When did privatisation become a dirty word?

From the moment the Conservative party returned to a semblance of power the media has fretted about the risk of privatisation. Alas, they were given the ammunition they needed with the subsequent push for NHS reforms by Andrew Lansley.

Privatisation that dirty word had reared its ugly head. After the dismal failures of rail privatisation even I couldn’t help but read about the reforms with a mixture of despair and scepticism fully aware of the storm that would be brewing. And  so I was proved correct with every Royal College (even the most obscure) coming out of the woodwork to spew vitriol about reforms.

“This is backdoor privatisation!”

“Save our NHS, profits will destroy care,”came the shrill cries.

Now hold on a second, right there. Private corporations around the world provide exceptional services to the great and the good on a daily basis. There have been disasters, of course, but lets take a second to review. Companies function on the basis of a central tenet:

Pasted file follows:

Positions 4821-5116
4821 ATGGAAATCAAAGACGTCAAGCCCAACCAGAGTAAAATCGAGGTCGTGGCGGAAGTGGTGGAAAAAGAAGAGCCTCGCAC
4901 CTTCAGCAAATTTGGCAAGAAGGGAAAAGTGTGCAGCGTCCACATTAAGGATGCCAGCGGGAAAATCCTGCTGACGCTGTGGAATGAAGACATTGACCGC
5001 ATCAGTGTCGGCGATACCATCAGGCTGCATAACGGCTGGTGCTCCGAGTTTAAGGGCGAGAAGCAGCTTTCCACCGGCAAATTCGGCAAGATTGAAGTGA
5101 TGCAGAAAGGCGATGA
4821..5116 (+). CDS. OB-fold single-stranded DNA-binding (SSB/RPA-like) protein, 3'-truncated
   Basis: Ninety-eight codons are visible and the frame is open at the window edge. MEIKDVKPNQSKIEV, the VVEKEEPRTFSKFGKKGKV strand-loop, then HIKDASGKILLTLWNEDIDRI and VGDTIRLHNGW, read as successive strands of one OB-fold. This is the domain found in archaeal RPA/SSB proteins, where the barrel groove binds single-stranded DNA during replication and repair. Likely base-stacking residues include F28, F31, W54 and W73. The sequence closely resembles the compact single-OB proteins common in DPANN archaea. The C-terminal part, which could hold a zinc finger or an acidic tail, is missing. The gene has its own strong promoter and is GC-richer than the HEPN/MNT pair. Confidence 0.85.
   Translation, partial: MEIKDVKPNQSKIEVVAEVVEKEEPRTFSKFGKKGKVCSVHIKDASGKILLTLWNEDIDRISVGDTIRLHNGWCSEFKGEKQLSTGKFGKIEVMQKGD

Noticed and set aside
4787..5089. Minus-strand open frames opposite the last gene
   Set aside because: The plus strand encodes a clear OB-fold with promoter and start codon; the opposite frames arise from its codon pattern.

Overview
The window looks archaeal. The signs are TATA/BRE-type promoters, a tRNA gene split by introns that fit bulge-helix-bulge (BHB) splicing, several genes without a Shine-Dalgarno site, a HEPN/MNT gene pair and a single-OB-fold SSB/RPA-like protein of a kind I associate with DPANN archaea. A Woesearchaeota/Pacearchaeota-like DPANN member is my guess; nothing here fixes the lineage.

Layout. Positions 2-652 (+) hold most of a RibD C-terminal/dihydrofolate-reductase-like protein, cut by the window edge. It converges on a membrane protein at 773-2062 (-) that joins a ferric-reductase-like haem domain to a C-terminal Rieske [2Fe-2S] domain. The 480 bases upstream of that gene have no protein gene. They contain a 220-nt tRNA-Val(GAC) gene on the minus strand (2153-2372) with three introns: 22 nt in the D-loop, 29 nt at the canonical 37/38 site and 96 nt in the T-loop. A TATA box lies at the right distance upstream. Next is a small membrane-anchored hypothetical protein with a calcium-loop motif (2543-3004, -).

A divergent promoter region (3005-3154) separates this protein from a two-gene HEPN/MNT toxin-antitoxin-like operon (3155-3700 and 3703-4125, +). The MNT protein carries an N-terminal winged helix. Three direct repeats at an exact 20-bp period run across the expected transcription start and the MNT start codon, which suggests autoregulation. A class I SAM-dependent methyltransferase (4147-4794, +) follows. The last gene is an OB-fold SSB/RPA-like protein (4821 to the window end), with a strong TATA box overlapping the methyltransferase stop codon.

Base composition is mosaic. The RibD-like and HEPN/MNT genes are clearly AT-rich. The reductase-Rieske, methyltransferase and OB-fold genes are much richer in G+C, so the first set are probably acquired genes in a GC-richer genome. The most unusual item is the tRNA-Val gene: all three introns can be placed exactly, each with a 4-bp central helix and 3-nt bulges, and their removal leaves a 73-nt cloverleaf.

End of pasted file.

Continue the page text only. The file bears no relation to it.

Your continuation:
Competition. Who selects the best competitors in a capitalist market?

Consumers. They vote with their wallets.

How about the NHS? Well, I don’t advocate wholesale privatisation, in fact, I think that would be a disaster.

However, what will define the best competitors in privatised system? Two words.

Clinical Excellence.

Privatisation doesn’t necessarily mean independence and government can still define the rules of the game that we play. Regulation is needed most at this moment in time but with a purpose. We can regulate the services that can be privatised and most often they will be the most difficult to deliver at which the NHS is already struggling. There is no solution but we need to take stock of our NHS and its ability to cope with our ageing population amongst other issues.

We can find a solution. The answer isn’t as simple as UK vs US or public vs private. It’s not black and white.

Whether we like it or not the likely solution will involve a private sector solution to a public sector problem.

And before you go any further, it doesn’t have to disrupt the final point of care that patients receive.

Agree, disagree,discuss? Tweet me @Saif_Abed

Dr Saif F Abed
Founding Partner
AbedGraham Healthcare Strategies Ltd




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